Do you hear the hoofbeats?
The gallop approaching from a formerly distant calendar shore?
It’s the coming retail apocalypse. And if history serves as any guide, there will be that one item this year, the one that rises above all the others, that will become the darling of the season, the gift that everyone wants, the object that will be the penultimate present.
The thing that could make or break Christmas morning for your kid.
I’ve witnessed Black Friday frays over bits of plastic and faux fur in the toy aisle, adults fighting like panthers over the ‘it’ item for the season. And I’ve felt the sting of a Christmas morn’ when there was simply no more room at the ‘it’ item inn, and that longed for, uber popular toy didn’t make its way under our tree, regardless of all my seeking.
What to do?
How do we take back the joy of Christmas when whatever the high-demand, short-supply toy item for this year makes its way to the top of the pile?
Or for that matter, what if your kid has their heart set on something that isn’t necessarily the Toy-Du-Jour, but is something that you can’t afford, can’t find, or, as is often our case, is something you’ve decided your kiddo needs to work and earn and save for?
It’s time to rise up, my sisters. We must become Retail Rebels and reclaim Christmas cheer.
- Begin setting expectations now. Talk about how fun it will be to have time together as a family at Christmas. Talk about what dishes you want to make. Celebrate the traditions your family has and create anticipation around that. It’s not wrong for kids to be excited about receiving presents…but in your verbiage and in what you model, make the gift lane stay in proportion to the fuller wonder of the season.
- Focus on experiences. Take a hot chocolate walk around the neighborhood to see the lights. Go to the Christmas show. Schedule Christmas movie nights at the house, complete with special treats and new Christmas socks.
- Don’t get pulled into playing a mental game. I’ll go first…I used to LOVE to pretend like my kids weren’t going to get some longed for item…and the PRESTO WHAMO on Christmas morning, can-you-even-believe-it!!!!!….the item would show up. But here’s the deal. You can only pull that off so many times until your kids equate your denials as the assurance that this Christmas will be bigger than ever. And I’ve also learned that an organic joy, the surprise and happiness over a little gift that I thought was no big deal but ended up being adored by one of my kids, has a much sweeter flavor than a manufactured moment. As I wrote about in one of the chapters in my book, Raising an Original, for several years I tried to replicate for my kids what I thought was the magic of my own childhood Christmases. But over time, I’ve realized that kids are going to make their own magic, playing under the tree with their action figures, scrolling through the children’s Christmas books that come out of storage this time of year, assigning their own sense of wonder to the sights and sounds of the season. I don’t have to be some kind of frenetic Wizard of Oz for them, trying to shape every nuance.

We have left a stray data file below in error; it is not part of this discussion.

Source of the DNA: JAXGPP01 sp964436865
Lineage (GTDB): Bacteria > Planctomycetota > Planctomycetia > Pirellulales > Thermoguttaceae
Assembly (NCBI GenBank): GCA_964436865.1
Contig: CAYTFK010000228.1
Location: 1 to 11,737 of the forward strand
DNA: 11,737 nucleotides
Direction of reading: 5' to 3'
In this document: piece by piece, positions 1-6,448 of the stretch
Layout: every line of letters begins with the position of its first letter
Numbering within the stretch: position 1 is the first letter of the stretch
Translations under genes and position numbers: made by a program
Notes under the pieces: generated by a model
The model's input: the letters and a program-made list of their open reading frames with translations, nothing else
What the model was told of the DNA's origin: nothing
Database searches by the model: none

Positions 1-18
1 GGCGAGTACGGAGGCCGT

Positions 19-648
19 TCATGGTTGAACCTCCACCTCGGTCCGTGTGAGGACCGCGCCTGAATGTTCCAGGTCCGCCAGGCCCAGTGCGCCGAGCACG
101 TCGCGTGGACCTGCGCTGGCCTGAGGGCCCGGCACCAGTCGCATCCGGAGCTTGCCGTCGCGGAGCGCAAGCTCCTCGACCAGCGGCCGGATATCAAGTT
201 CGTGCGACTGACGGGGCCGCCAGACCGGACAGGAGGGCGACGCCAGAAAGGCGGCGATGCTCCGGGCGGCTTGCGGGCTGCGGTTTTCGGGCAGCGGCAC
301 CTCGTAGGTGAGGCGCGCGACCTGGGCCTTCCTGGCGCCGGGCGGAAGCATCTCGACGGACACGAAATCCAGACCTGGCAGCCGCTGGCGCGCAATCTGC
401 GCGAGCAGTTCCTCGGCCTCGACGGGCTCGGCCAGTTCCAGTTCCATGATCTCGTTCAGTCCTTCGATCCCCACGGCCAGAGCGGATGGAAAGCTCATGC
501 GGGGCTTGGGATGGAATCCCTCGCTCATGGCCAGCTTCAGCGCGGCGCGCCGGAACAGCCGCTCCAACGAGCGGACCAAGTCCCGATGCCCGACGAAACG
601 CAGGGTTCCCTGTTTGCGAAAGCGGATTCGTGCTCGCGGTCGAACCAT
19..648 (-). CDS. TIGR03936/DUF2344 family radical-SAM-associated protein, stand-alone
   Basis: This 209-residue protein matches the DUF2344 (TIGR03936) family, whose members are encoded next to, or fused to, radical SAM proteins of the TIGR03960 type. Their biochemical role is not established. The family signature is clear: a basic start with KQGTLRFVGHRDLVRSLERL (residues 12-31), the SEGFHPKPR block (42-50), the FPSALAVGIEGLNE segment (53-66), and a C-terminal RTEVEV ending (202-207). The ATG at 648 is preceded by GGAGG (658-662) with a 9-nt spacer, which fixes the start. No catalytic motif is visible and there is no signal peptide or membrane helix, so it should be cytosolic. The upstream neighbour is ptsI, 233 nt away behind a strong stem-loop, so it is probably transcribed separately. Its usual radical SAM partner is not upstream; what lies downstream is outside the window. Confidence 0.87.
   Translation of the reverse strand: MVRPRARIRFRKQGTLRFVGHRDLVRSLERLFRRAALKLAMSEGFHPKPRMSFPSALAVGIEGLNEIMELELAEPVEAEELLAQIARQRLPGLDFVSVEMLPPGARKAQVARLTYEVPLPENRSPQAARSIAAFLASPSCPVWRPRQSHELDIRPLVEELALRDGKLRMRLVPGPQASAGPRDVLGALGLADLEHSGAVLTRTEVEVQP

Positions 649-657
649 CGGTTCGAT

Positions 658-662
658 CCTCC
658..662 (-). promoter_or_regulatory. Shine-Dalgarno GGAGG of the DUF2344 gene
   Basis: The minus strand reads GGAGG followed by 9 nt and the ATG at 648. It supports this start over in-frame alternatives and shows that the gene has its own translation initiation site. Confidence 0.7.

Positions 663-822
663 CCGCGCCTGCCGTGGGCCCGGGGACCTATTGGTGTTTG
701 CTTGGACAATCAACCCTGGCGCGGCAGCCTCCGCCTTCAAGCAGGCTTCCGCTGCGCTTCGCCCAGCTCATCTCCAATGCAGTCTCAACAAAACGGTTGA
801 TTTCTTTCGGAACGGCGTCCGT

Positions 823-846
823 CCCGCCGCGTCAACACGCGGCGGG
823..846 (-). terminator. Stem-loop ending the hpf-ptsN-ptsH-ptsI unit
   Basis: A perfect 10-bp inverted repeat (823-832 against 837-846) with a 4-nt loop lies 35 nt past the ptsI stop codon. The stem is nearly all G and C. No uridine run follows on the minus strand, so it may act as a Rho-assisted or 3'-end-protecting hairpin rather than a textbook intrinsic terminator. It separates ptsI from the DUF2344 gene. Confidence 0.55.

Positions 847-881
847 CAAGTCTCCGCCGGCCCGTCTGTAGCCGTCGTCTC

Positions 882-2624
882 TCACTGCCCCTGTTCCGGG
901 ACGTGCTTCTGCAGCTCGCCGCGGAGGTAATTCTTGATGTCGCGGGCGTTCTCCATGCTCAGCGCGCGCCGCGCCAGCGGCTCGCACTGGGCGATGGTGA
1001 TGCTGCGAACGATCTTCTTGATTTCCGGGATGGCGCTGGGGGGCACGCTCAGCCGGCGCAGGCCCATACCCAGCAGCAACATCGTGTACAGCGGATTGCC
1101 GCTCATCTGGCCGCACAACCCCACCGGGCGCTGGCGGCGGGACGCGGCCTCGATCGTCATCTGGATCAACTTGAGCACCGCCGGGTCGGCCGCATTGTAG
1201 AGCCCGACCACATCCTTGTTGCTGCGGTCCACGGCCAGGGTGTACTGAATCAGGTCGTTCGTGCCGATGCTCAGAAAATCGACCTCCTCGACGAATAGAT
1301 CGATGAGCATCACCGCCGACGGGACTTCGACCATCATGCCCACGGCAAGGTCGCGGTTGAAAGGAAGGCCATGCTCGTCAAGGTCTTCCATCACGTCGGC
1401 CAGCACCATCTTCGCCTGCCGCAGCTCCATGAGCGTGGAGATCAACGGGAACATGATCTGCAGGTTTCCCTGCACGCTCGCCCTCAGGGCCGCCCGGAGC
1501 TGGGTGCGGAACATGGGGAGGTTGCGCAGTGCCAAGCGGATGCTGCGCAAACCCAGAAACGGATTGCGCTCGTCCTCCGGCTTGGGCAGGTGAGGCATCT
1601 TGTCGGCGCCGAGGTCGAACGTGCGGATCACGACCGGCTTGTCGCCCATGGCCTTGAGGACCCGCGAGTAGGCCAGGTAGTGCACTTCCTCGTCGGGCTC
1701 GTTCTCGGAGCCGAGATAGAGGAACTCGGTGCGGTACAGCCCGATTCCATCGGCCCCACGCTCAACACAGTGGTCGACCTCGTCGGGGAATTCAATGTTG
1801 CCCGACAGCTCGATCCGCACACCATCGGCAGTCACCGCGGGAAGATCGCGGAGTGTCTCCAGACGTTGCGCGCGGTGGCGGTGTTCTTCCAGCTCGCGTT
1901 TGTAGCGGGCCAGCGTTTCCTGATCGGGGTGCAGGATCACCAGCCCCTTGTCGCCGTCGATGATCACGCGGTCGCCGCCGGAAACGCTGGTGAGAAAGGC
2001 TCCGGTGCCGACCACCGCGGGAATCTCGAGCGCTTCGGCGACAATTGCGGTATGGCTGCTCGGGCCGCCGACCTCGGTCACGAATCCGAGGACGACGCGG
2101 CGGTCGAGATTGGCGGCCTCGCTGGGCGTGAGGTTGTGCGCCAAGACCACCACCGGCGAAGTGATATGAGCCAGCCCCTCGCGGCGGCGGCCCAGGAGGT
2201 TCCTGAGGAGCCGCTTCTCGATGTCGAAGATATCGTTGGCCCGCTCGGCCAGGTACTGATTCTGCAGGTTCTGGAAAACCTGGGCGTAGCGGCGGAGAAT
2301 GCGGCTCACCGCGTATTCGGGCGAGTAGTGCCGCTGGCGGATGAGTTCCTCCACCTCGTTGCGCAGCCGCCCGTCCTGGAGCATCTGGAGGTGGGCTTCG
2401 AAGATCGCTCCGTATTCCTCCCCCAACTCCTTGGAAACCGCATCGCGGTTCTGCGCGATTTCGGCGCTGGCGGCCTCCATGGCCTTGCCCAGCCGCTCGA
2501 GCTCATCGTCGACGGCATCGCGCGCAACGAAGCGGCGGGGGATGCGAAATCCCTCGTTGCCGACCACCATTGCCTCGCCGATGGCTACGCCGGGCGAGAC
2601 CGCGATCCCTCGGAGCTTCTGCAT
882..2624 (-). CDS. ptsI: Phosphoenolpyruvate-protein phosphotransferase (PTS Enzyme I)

- It’s not your job to protect Santa’s reputation. If you’ve made the decision that Santa comes to your house, you may have felt the fictional pressure to explain elf workshop difficulties, navigate the theological quandaries of why Santa simply can’t make more Furbys, why so-and-so down the street got thus-and-such from St. Nick and we didn’t…and on and on. Look, Santa can only do what Santa can do, right? And he’s on a short time frame anyway, when it comes to who your kids think of as superheros in childhood. Create a plan for gifts that makes sense for your budget and your sanity and call it good. Let Santa take care of Santa. You’re not his PR agent. And it’s not your job to keep your kid on the Santa believer extended play list. Enjoy while it lasts and don’t make yourself bananas.
If you’re like me, you probably proclaim all year that Christmas shouldn’t be about materialism…and then you start getting sucked into the vortex that is Gotta Have It retail. Let’s set the boundary intentionally this year. Let’s be clear about borders of Christmas joy and retail greed. Let’s drink more hot chocolate and wrap fewer presents. Let’s give more to others and not overstuff our closets.
Let’s peer into a manger and remember anew…
The greatest Christmas gift that is available to all.